How to manage your email inbox effectively

These days, most people are bombarded with enormous amount of emails. Handling all these emails has turned the email from a productivity tool into an productivity reducer. Everyone seems to have his/her way of handling the influx of emails. Some boast very low inbox count but has a hard time finding any emails. Some would let their inbox turn into a reservoir of emails without an easy way to find any email. I, as a manager, has to oversee over 5~10 active projects at a time and I often have to plow through 300+ emails a day on average and I still have no trouble finding emails as far back as 7 years ago. I don’t claim to be an expert in email but I would like to share my ways of managing my emails:

1. Create a huge trash folder. Delete irrelevant emails relentlessly without filing. Filing someday-maybe-important emails are simply too time consuming. Copy your trash file every quarter or month to another named file and then purge the Trash file. Purging the Trash file would make the email deletion faster. These saved Trash files became your “circular” file. You may want to keep 3~6 months of trash file around in case you don’t want to miss anything important and would make your email deletion process more decisive and thorough.
2. File or delete as you read each email – read it and rid it. Try not to skim because you’ll mostly likely forget to read it again and miss an important email (like the ones from your boss).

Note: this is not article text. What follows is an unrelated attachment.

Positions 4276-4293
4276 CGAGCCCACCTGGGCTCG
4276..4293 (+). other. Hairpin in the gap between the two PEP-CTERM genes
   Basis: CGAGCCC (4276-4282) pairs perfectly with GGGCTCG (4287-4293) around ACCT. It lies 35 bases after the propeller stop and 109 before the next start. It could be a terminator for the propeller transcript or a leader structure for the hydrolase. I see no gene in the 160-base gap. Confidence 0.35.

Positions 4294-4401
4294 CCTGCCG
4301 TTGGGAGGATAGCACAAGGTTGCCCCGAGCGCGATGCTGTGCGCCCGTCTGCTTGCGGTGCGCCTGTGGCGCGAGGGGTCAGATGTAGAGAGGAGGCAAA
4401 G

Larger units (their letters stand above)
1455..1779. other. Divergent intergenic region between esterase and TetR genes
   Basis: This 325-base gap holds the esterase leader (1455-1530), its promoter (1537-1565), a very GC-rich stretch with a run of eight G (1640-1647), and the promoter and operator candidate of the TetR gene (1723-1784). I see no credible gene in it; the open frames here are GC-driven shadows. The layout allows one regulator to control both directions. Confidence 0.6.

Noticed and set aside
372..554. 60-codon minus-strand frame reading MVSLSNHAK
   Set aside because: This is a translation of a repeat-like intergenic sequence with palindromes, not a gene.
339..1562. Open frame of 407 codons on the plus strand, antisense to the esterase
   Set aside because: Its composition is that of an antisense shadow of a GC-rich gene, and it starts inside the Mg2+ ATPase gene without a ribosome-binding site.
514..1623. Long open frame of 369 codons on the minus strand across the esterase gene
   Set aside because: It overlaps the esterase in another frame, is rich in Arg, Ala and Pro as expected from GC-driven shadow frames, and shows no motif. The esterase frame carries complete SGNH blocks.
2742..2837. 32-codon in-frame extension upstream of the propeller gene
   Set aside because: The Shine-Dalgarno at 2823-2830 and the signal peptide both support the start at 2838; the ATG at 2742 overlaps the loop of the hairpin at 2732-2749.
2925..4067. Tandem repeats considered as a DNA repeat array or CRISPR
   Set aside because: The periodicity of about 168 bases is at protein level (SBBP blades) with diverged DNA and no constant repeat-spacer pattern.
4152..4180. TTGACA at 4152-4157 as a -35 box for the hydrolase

3. If an email needs to be replied, click “reply” and save the email right away and then take your time to compose the email throughout the work day as needed. This ends up to be your to-reply list. Saving the email right away is an insurance against the frequent events of the email client crashes.
4. Use multi-level subfolders to file relevant emails for future reference. Try to keep within 3 levels, otherwise it gets very hard to find the folder and very troublesome to expand and contract folders.
5. Have a pen or pencil ready to jot down important to-do things to work on as you read the emails.
6. Set a moving window of emails you want to keep in your inbox. This is the same as setting a cutoff date of the oldest emails you want to keep and on a weekly or biweekly basis to purge/file emails to maintain the same window. For example, if you set a window of 3 months and today is May 1st, you should try to delete/file the emails up to February 1st. Then in two weeks on May 14th, you should try to delete/file the emails up to February 14th and so on. This way you would keep the inbox reasonable fresh. Besides, it gets easier to delete old email as they become less relevant.
7. Turn on the thread feature of the mail readers then file/delete emails of the entire thread – much faster.
8. Proactively get out of aliases that you’re no longer interested. Or set a spam filter to filter these emails out.

Please feel free to comment or add your tips.